Malbak inches towards unbundling
Jack Cohen re-assumes top slot at Tedelex as group begins to let go of assets, writes ZILLA EFRAT
This follows a management buy-out of unlisted Eagle Freight and management's sale of 35% of Eagle to German firm Thyssen Haniel Logistic GMbH.
The value of the deals are unknown but Malbak expects the sale of these companies, together with that of far smaller Stalcor, to raise more than R120-million.
Further announcements are expected this week following Malbak's board meeting on Friday.
Malbak's acting chief executive, Peter Benningfield, says the disposal of Malbak's other unlisted interests are close to finalisation. Activity is accelerating now that the holiday season is over.
He says there are buyers for all of Malbak's unlisted interests. None are foreigners or black empowerment groups. One more management buyout is likely.
In total, the disposal of the unlisted assets - which include Malbak Motor Holdings, Defy and ICL - is expected to generate over R700-million.
Benningfield says Malbak is on line to meet the end-March deadline set for its unbundling.
It is still in talks with Anglo American Industrial Corporation, which has joint control over Haggie. Amic has a pre-emptive right to buy Malbak's 36% stake in Haggie, a listed engineering group hurt by a worldwide softening of international steel markets.
However, despite various talks, it appears likely that Malbak will distribute its shares in its listed subsidiaries - Nu Clicks, Ellerines, Foodcorp, Kohler and SA Druggists - to its shareholders.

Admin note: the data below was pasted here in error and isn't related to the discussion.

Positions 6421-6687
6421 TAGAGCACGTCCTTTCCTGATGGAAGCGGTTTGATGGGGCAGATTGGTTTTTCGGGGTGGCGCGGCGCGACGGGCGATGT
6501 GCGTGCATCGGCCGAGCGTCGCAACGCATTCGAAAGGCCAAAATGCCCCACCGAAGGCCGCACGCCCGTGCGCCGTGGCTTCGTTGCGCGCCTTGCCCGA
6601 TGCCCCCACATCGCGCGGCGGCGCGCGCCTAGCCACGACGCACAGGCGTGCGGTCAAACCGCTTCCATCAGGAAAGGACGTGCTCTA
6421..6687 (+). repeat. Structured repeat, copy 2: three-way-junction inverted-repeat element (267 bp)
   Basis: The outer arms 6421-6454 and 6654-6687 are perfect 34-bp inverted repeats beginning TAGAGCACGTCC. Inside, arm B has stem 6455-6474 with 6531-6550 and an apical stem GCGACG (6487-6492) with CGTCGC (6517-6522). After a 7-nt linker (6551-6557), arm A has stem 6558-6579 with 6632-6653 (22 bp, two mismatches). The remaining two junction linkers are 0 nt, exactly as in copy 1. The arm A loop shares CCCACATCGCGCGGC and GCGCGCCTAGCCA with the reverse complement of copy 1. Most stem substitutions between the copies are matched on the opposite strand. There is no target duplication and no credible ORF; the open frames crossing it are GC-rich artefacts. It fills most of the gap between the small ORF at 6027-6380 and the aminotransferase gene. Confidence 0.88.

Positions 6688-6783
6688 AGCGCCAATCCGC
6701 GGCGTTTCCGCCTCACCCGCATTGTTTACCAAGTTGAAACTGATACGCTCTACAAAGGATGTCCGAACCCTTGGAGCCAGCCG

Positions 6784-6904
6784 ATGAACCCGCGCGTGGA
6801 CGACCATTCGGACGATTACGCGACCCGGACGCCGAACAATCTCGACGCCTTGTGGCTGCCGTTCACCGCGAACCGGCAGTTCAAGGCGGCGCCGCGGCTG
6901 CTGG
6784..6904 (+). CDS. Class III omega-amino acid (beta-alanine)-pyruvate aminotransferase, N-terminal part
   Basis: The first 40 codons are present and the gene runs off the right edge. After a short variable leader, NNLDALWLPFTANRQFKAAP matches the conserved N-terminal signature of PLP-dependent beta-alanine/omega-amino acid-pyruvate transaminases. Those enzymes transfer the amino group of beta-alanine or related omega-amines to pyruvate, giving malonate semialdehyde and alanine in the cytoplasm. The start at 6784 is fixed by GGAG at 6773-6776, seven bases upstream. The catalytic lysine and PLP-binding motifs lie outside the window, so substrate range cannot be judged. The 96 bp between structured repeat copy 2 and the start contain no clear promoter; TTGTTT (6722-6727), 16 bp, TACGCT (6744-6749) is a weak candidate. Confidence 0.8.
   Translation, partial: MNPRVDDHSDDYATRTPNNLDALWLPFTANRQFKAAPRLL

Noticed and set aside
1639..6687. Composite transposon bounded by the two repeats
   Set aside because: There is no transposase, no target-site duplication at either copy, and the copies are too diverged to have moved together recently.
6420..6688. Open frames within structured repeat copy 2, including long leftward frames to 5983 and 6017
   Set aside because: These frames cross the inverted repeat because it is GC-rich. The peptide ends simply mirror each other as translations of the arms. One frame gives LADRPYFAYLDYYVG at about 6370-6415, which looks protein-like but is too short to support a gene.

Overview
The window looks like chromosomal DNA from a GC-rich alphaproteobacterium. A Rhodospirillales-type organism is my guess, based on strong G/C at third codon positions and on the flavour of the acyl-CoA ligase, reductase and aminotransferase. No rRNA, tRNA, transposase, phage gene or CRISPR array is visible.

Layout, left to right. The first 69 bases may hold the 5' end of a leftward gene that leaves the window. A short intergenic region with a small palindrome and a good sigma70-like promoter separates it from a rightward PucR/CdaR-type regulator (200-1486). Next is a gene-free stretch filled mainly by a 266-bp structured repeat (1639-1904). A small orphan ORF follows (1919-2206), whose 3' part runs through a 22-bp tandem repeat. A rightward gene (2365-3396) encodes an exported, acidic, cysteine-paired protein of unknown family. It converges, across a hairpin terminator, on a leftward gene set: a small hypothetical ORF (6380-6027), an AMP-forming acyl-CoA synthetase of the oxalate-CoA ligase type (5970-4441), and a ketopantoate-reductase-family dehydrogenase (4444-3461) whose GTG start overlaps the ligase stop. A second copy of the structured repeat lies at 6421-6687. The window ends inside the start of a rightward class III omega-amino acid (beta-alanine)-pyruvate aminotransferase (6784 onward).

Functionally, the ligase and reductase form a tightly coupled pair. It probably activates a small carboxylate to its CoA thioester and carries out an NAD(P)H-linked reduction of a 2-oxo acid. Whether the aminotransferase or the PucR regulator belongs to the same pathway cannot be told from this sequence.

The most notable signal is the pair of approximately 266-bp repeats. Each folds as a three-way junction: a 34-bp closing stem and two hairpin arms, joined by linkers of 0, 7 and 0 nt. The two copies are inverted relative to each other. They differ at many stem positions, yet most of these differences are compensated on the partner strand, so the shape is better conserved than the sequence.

Cohen is the sole buyer of Tedelex. He has, however, been bankrolled by a major institution. Cohen spent 35 years at Tedelex before retiring last year. He joined the firm soon after it was founded by Benny Slome.
Cohen says Tedelex will remain under family control, but he plans to give management a stake and re-list Tedelex in the future.
Tedelex sells small household appliances and has has a costefficient plant in Atlantas, Western Cape, which assembles televisions on behalf of Sony.
Hurt by illegal imports and low margins, Tedelex incurred losses of R34-million in the year to August.
Cohen says the company has great turnaround potential. His first step will be to restructure the group and bring it to break-even point. The purchase of Eagle Freight, one of South Africa's 10 largest forwarding companies, was led by its managing director, Bobby Pearson. Other new shareholders include Kevin Lee and Francois van der Merwe, as well as senior management who are participants in a recently formed share trust.
Thyssen Haniel, which has a long-standing relationship with Eagle Freight, has a staff of over 7 000 in its 248 offices around the world and an annual turnover in excess of R11-billion.
Meanwhile, Reuters reports that Malbak's UK-listed printing and packaging group MY Holdings plc said on Thursday it would welcome any decision by Malbak to distribute its stake among Malbak shareholders.
Malbak has said this was one of the options it was considering as it weighed up structures whereby its shareholders could retain their effective interest in MY, although it may be inhibited by exchange control regulations.
Malbak, in which MY has a 64% stake, believes the move could lead to much-improved liquidity in the group's shares.